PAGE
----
Jellyfish DNA makes pigs glow

Chinese scientists turned science fiction into reality recently with the birth of 10 glow-in-the-dark pigs.

According to the Los Angeles Times, scientists at the South Chinese Agricultural University injected a fluorescent protein from jellyfish DNA into pig embryos. The result is 10 transgenic pigs with a unique ability to glow under black light.

While the results were a success, not every embryo picked up the gene. Fifteen of the embryos injected with the glowing-protein gene were born without an actual blow.

Dr. Stefan Moisyadi, a bioscientist at the University of Hawaii medical school's Institute for Biogenesis Research (IBR, says the animals were not hurt by the fluorescent protein and are expected to have the same life span as other pigs, according to Buzzfeed.

"The green is only a marker to show that it's working easily," he said.

Scientists have created glow-in-the-dark pigs before, but the success was varied according to Stefan Moisyadi of the University of Hawaii at Manoa, who worked with the Chinese scientists.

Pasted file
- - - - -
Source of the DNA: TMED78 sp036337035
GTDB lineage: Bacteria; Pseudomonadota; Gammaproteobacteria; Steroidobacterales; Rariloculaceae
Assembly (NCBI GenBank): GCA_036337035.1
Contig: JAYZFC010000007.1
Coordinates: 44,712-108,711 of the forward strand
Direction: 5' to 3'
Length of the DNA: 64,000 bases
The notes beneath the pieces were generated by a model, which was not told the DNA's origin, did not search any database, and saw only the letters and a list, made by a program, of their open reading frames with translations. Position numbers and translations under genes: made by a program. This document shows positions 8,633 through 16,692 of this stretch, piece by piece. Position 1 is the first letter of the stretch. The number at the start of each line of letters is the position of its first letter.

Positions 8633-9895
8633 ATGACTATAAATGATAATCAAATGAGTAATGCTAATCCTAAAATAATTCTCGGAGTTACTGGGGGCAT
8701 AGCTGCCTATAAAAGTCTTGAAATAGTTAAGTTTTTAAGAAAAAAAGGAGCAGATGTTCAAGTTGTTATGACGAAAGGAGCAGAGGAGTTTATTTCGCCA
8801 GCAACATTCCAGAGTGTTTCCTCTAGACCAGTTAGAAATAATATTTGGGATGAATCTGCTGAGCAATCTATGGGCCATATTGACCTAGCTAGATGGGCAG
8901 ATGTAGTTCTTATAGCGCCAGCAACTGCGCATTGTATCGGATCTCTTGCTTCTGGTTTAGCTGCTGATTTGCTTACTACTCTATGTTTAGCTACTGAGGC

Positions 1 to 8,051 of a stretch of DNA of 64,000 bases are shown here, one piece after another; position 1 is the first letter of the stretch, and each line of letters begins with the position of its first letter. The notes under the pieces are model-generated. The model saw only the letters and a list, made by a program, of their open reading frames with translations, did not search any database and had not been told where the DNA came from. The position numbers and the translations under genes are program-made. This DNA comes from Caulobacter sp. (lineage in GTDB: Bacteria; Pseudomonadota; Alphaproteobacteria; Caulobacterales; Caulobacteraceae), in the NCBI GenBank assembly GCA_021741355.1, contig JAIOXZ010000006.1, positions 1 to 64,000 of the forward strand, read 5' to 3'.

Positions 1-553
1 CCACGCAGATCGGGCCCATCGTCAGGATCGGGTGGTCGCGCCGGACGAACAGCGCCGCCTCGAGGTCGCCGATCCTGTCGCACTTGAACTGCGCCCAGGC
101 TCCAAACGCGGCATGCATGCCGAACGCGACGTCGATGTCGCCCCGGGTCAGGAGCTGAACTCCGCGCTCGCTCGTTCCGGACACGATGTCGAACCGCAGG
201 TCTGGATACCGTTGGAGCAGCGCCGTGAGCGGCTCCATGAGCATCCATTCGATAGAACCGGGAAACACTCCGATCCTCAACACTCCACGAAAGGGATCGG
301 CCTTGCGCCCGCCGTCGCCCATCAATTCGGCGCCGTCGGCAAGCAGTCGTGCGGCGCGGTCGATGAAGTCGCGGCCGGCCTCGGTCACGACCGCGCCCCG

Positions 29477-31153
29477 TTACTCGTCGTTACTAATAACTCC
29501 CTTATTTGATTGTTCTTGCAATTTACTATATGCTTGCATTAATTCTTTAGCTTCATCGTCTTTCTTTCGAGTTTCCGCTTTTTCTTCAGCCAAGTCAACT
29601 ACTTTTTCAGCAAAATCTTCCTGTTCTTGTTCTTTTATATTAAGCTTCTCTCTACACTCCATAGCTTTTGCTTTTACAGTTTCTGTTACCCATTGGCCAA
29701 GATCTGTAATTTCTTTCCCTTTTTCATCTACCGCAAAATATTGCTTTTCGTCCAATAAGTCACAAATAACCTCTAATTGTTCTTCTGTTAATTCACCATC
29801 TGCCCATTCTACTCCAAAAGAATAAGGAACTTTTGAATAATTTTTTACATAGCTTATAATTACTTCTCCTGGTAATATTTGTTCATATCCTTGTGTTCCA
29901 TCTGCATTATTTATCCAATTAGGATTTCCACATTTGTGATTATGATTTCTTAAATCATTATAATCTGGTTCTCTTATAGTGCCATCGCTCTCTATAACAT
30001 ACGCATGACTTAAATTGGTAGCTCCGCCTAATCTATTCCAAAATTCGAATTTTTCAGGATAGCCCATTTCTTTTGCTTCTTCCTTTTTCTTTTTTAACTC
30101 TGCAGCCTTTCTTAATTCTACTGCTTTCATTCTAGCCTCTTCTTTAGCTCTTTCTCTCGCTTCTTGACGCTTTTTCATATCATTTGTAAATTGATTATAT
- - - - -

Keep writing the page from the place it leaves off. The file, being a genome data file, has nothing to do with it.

"In the past, scientists would throw the DNA in the embryo and hope that it would take, but it was a very hit-or-miss deal, and just 2% of the micro-manipulated eggs were transgenic," Moisyadi told the Los Angeles Times. "But we came in with this active approach, embedding the jellyfish gene in a plasmid that contains an insertion gene, and it is a huge improvement."

Moisyadi believes that eventually genes could be inserted into an animal's DNA that would use them to create proteins that would be useful in medicines and could be extracted through their milk.

Read, "Glow-in-the-dark pigs are part of radiant green menagerie."

Glowing pigs aren't the first of animals to get a dose of translucency. According to Scientific American, there have also been reports of glow-in-the-dark rats, insects and cats. A group of glow-in-the-dark rabbits were born just four months ago in Istanbul, Turkey.